AU, AfroChampions launch $400 million COVID-19 response fund

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As part of efforts to contain a potential full-blown outbreak of the Coronavirus Disease 2019 (COVID-19) in Africa, the Africa Centers for Disease Control and Prevention (Africa CDC), the public health institution of the African Union, in partnership with the AfroChampions Initiative, Tuesday launched the Africa COVID-19 Response Fund; a pan-African public-private partnership to halt COVID-19 pandemic.

 

 

The partnership aims to raise an initial USD $150 million for the immediate needs of preventing transmission, and up to USD $400 million to support sustainable medical response to the COVID-19 pandemic, including the procurement of medical supplies and commodities, supporting the deployment of rapid responders across the continent, as well as providing socio-economic support to Africa’s most vulnerable populations.

According to the AU, the Africa COVID-19 Response Fund is a financial instrument to mobilise and manage funds from the continent’s private sector, and other well-wishers, with the support of several African banks. The Fund will operate under the supervision of Africa CDC, which will determine priority interventions and actions including the purchase and distribution of key equipment for diagnosis, treatment and protection of caregivers, as well as implementing a broad awareness campaign focused on prevention.

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President Cyril Ramaphosa of the Republic of South Africa cum incumbent chairperson of the AU welcomed the creation of the joint AU-Africa CDC-AfroChampions partnership. “While we continue to welcome expertise and feedback from regions already engaged in the fight against the coronavirus, we must also establish an autonomous strike force. Other regions in the world are already paying a heavy tribute to COVID-19 and their support will be limited. Therefore, African money and African expertise must be mobilized,” he said.

“The time has come for Africa to deploy forward-looking measures. We must start from now to strengthen our capacities in diagnostic tests, drug manufacturing and health infrastructure. Not only can the African private sector contribute to this fund, it should also consider other actions like prevention campaigns in companies, redeployment of production lines towards equipment and products needed against the pandemic, optimization of transport and connectivity infrastructure to support health emergencies,” says Paulo Gomes, vice chair of the AfroChampions Initiative.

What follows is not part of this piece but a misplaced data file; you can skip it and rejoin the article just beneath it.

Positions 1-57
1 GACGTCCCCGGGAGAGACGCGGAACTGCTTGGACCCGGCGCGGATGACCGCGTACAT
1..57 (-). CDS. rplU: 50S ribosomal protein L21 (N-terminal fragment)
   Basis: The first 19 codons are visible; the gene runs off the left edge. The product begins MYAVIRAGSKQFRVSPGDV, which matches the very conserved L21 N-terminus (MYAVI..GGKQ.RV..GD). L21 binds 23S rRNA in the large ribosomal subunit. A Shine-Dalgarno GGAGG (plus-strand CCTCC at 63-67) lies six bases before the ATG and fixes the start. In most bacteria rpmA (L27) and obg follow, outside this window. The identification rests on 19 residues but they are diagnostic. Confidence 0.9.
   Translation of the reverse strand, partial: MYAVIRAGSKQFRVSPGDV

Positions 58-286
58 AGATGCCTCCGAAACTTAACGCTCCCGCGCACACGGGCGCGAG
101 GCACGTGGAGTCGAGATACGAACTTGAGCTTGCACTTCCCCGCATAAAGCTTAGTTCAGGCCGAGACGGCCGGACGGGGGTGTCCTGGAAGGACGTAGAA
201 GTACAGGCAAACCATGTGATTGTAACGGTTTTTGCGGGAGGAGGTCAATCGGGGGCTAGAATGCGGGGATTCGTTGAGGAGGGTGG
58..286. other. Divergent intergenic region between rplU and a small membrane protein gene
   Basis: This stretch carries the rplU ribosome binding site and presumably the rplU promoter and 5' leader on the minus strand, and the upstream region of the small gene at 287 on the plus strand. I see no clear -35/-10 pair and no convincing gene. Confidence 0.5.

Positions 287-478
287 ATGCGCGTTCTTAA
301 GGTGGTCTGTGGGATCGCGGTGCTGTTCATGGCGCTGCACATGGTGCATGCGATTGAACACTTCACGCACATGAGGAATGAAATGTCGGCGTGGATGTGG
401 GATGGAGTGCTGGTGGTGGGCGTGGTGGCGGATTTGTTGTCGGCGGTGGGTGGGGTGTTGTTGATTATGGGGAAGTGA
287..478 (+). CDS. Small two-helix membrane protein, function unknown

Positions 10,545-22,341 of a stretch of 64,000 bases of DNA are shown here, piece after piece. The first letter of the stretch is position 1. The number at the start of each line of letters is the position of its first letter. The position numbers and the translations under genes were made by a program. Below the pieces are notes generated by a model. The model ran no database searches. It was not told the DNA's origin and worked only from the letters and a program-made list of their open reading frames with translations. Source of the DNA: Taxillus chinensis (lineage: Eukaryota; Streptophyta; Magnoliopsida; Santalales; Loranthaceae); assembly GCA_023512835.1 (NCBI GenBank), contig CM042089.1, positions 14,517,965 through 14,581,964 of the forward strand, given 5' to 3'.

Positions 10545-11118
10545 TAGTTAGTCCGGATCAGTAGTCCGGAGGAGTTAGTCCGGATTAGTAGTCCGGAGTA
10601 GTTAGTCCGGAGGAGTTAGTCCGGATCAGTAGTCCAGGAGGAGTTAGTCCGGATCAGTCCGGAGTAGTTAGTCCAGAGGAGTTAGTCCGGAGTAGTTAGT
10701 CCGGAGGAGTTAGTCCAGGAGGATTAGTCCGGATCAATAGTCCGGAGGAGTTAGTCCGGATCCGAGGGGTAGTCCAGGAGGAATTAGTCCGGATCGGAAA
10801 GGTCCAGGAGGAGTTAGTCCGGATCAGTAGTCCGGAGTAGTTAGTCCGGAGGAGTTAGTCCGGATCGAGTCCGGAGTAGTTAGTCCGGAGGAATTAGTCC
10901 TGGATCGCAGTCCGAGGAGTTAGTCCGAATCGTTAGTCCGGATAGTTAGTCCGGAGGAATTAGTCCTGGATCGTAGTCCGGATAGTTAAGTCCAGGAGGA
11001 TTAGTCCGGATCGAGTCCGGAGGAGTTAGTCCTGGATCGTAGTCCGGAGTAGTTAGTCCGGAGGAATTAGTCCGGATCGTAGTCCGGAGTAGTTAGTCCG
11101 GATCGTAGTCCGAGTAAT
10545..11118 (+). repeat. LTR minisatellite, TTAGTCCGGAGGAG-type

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A number of African countries have already provided seed funding for the Africa COVID-19 Response Fund namely, South Africa, the Democratic Republic of the Congo (DRC), Egypt, Kenya and Mali. Partners involved with the COVID-19 fund include Ecobank, Standard Bank, Equity Bank; RH Managers; and the Africa Public Health Foundation. Others are UNDP’s African Influencers for Development Group; Africa Health Business, Global Infectious Disease Services and Speak Up Africa.

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“There is a race against time to prepare and protect our communities. Africa must fight this as one and no country on our continent should be left behind. We must coordinate efforts of Member States, African Union agencies, World Health Organization, and other partners to ensure synergy and minimize duplication. We must also promote evidence-based public health practice for surveillance, prevention, diagnosis, treatment, and control of COVID-19,” said Dr. John Nkengasong Director of the Africa CDC.

 

 

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